While high quality proteins such as all-natural chicken often command a slightly higher food cost than that of non-premium items, operators maintain that menuing premium products nevertheless can help drive sales. Many restaurant-goers are willing to pay a higher price for a product if they perceive the food quality to be better than that of commodity versions. And even when consumers may be a little resistant to paying more, creative restaurateurs say they can find ways to make the price points accessible for premium menu selections.
“From what I’ve experienced, consumers are willing to pay more for honesty, traceability of ingredients, better flavor and higher quality ingredients — especially concerning proteins,” says Brandon Frohne, director of culinary at Holler & Dash — the fast casual biscuit house concept owned by Cracker Barrel Old Country Store in Lebanon, Tenn. “Many of today’s consumers value the healthfulness of their food, and they understand that price is a factor in that equation.”
Holler & Dash offers a biscuit-centric menu with fried chicken, hot chicken and other proteins. “One of our core beliefs at Holler & Dash is in the goodness of real food,” Frohne says. “Our main objective is to let our guests taste the best quality and flavor we can put on a plate — even if that means we monitor our protein sizes in order to provide offerings at a menu price that allows consumers to savor our flavors at a price that is still accessible to them in the fast casual space.”
At the 100-unit Saladworks, chicken is the bestselling ingredient, says Patrick Sugrue, president and chief executive. The Conshohocken, Pa.-based fresh-tossed salad concept uses all-natural chicken. In order to keep prices at a level that is appealing to consumers, Saladworks looked at the cost of other ingredients. “We negotiated harder and really scrutinized the rest of the menu to find a way to take costs out without impacting food quality,” he says.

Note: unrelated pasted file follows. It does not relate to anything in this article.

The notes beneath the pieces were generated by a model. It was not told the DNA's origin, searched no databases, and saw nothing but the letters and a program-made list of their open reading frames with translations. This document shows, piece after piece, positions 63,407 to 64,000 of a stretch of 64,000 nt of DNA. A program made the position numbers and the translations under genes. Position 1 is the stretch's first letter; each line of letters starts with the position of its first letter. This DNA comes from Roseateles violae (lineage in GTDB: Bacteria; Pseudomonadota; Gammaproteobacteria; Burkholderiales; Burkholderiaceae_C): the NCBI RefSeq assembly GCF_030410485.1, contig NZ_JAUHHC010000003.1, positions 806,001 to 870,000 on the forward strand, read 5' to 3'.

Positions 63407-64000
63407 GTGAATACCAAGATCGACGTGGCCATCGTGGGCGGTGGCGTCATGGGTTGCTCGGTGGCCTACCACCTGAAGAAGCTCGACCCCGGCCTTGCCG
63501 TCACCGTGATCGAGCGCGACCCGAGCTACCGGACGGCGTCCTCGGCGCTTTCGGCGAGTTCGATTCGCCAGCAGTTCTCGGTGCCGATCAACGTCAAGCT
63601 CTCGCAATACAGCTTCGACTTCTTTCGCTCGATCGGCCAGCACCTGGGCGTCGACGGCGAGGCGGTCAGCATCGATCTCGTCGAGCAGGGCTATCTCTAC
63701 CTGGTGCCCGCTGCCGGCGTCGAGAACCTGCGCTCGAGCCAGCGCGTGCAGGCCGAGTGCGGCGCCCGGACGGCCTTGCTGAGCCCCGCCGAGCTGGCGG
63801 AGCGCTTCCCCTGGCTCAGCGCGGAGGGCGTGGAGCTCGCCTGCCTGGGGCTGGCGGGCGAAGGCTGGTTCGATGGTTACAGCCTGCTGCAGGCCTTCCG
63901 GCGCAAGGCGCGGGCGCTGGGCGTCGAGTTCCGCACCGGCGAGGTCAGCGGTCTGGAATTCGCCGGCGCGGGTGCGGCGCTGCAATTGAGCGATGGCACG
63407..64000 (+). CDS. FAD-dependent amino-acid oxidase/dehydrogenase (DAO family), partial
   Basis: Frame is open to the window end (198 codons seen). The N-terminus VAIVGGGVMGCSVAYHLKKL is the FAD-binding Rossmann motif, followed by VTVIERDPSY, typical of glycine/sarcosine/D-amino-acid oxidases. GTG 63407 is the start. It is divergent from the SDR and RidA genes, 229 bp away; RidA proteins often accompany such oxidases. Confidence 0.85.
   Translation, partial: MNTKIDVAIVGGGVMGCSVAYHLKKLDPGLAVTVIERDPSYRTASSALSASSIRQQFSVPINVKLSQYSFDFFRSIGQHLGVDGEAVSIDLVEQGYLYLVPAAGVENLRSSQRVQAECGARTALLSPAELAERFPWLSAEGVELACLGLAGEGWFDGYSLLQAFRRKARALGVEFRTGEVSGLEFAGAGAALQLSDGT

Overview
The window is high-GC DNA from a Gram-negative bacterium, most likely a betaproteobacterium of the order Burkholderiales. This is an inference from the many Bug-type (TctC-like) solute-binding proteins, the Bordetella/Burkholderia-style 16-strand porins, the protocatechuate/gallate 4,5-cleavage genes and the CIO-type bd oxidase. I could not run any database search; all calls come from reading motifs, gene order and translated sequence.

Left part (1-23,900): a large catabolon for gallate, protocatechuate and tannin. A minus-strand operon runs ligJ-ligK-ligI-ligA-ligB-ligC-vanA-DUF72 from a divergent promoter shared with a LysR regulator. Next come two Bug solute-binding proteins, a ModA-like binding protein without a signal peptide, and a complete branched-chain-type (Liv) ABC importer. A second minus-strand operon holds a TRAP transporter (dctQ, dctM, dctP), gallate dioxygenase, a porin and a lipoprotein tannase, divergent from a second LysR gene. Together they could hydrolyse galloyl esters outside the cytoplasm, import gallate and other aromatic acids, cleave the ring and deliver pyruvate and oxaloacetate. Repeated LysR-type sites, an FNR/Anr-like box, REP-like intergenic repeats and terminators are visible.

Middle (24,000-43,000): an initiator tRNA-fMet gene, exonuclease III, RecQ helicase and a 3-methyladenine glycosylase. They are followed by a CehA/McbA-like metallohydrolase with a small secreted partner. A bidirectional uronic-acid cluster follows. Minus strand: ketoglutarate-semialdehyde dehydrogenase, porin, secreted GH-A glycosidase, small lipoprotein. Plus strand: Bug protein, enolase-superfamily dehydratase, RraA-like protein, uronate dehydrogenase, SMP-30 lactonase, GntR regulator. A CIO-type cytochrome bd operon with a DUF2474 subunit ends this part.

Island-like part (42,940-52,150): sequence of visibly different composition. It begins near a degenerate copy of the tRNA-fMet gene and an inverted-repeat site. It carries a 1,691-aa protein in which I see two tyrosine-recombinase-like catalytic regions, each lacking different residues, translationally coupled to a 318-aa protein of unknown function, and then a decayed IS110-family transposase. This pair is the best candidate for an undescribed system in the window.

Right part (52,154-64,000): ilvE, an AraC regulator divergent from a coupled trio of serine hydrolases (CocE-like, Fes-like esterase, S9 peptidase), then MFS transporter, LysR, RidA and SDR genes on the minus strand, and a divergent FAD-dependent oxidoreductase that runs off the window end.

Saladworks also aims to mitigate higher prices by improving the guests’ overall dining experience. Sugrue says that not only do the various ingredients work together to make the custom salads more flavorful, but other factors such as service and ambiance affect consumers’ attitude about the food as well. For example, the chain recently underwent a refresh that included remodeling the restaurants. “We didn’t change anything about the food, but the feedback was that our food never tasted so good,” he says. “That speaks to the interrelationship of food quality, ambiance and service.”
Other operators say they keep prices down for all-natural chicken by using some processes that seem counterintuitive. “Ways that we're looking at to offset the price include adding more labor to prep more in-house from scratch,” says Bill Hart, co-founder of Bubbakoo's Burritos, with nine locations in New Jersey. “We already shred our own cheese, cook our beans from raw, hand trim and clean our chicken and steak and prep our vegetables daily. We're looking into a lot more which we can do in house so that we can do the right thing by our guests.”